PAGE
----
“Unfortunately, bystander intervention still needs to be taught,” Shawna says. Although, nothing discourages her -- it only drives her passion to help more. In addition to co-founding Safer Scenes, Shawna also helped form the Baltimore chapter of Hollaback!, an organization dedicated to ending harassment. “Right now I’m trying to concentrate on teaching venues how to become safer spaces and teaching people how they can interrupt violence when they see it, especially at shows. That’s my biggest focus when we’re not on tour. I plan to keep doing that, and now that we have this new record, we also have a workbook associated with it that can be taught in classrooms.”
    
The workbook, based off the themes and lyrics of Capture The Flag, can be purchased online for a small donation and is intended to be taught at a college level.

Buy the workbook here.
    
“I’m really proud of ‘Lone Wolf,’ and ‘Anarcha,’ because they just feel really important right now,” Shawna tells me, after I ask her what her favorite tracks from the record are. “They’re both about these really important issues. I’m happy with what I was able to get out and how I was able to talk about it, plus the songs are really heavy but still kinda catchy. Of course, it’s also weird and complicated, because ‘Lone Wolf’ is relevant every day. There’s gun violence every day. It’s almost difficult to feel good about it, when you know that you wrote the song about this terrible thing that keeps happening.”
    
“But, one thing that’s great, is that today they actually started taking down the J Marion Sims statue in Central Park, which is what the song ‘Anarcha’ is about,” she goes on to tell me. I had never heard of J Marion Sims, although I’m sure I’ve walked past the statue before, probably more than once. “He’s credited as being the father of gynecology, but all the groundbreaking research he was able to do and the techniques he was able to create were because he borrowed or bought women that were slaves and experimented on them. Anarcha is one of the only names we even know of the women he experimented on. We know these women were in pain, but they were enslaved. Anesthesia wasn’t widely used at the time, but when it was, it was definitely more likely to be used on rich white people. We’re still living in a time where people think that people of color have a higher tolerance for pain and therefore they don’t believe them when they say they need more medicine. It’s great to see that we can maybe stop celebrating all of these old white men that were celebrated because they lived in racist times,” she says. Is it coincidence that New York City took down the J Marion Sims statue mere days after War On Women’s record became available to stream? We’ll never know.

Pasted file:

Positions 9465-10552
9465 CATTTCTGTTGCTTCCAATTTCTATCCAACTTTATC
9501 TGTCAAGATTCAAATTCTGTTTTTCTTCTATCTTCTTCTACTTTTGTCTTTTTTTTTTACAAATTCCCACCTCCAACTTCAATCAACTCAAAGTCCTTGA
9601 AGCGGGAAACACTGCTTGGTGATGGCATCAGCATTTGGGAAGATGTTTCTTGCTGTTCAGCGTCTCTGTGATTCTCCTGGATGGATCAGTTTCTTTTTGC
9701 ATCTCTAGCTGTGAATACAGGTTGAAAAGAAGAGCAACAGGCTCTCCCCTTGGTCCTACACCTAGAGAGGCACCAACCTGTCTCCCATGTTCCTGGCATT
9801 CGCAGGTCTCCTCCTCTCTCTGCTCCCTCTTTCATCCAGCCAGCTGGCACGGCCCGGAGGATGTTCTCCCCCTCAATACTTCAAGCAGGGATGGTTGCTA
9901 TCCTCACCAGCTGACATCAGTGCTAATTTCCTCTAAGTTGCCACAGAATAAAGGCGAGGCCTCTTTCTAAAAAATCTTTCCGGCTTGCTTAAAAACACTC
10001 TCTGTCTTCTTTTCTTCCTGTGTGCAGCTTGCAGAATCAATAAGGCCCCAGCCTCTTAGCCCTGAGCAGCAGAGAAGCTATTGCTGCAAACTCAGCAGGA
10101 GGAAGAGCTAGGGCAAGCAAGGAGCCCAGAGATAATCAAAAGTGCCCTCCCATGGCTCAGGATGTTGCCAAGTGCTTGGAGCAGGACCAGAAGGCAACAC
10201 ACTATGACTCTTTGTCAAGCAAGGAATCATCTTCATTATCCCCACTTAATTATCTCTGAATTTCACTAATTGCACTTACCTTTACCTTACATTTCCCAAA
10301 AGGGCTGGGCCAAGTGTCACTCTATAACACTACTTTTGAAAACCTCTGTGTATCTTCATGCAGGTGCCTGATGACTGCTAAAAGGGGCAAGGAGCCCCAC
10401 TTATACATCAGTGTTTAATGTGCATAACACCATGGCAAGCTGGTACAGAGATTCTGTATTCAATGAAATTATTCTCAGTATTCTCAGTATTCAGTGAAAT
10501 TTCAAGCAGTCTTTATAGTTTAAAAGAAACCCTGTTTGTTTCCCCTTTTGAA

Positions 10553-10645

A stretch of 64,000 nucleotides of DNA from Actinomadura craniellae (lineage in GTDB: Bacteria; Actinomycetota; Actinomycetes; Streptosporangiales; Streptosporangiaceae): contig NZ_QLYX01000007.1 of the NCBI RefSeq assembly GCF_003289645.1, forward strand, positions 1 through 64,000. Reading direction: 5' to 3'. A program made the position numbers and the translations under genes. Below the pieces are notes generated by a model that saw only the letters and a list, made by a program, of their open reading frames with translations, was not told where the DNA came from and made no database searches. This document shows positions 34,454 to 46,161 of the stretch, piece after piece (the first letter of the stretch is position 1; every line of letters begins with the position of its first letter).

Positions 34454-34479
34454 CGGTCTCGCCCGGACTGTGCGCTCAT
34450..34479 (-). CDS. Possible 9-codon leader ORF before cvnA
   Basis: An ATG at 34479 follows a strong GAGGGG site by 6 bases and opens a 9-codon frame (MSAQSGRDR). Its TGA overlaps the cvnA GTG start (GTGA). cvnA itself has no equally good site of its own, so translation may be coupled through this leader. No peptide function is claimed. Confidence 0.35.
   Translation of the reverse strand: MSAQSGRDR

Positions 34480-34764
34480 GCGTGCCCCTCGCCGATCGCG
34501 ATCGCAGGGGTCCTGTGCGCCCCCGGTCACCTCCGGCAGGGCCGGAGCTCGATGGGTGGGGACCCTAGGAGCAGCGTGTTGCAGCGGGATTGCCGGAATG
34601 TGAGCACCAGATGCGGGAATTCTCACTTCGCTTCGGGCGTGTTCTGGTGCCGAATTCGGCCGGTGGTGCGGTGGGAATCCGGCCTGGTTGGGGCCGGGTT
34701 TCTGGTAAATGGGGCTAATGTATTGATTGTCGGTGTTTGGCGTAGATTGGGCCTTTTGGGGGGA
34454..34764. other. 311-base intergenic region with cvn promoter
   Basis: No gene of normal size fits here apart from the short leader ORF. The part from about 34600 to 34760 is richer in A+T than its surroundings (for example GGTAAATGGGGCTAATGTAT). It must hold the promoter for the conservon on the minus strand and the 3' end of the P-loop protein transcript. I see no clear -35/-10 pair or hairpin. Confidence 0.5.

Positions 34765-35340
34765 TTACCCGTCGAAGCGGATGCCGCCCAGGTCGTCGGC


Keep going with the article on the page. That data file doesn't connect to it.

‘YDTMHLT,’ another gem from the album, features vocals from ex-Bikini Kill frontwoman and riot grrrl, Kathleen Hanna. After meeting back in 2016 at Riot Fest, Shawna and the band knew right away that ‘YDTMHLT’ was the perfect song for her to join in on. “It just seemed kinda scrappy and sassy and it’s about being okay with yourself at a young age, and it seemed perfect for her. I already had the parts that I wanted her to sing, but the whole section where she’s going off and talk-singing in the middle -- she totally made that up on her own. That’s all her, and I was really stoked that we got to use it and have a classic Kathleen Hanna moment,” Shawna says. Another track from Capture The Flag features vocals from Joanna Angel, an adult film actress and friend of the band's bassist, Sue.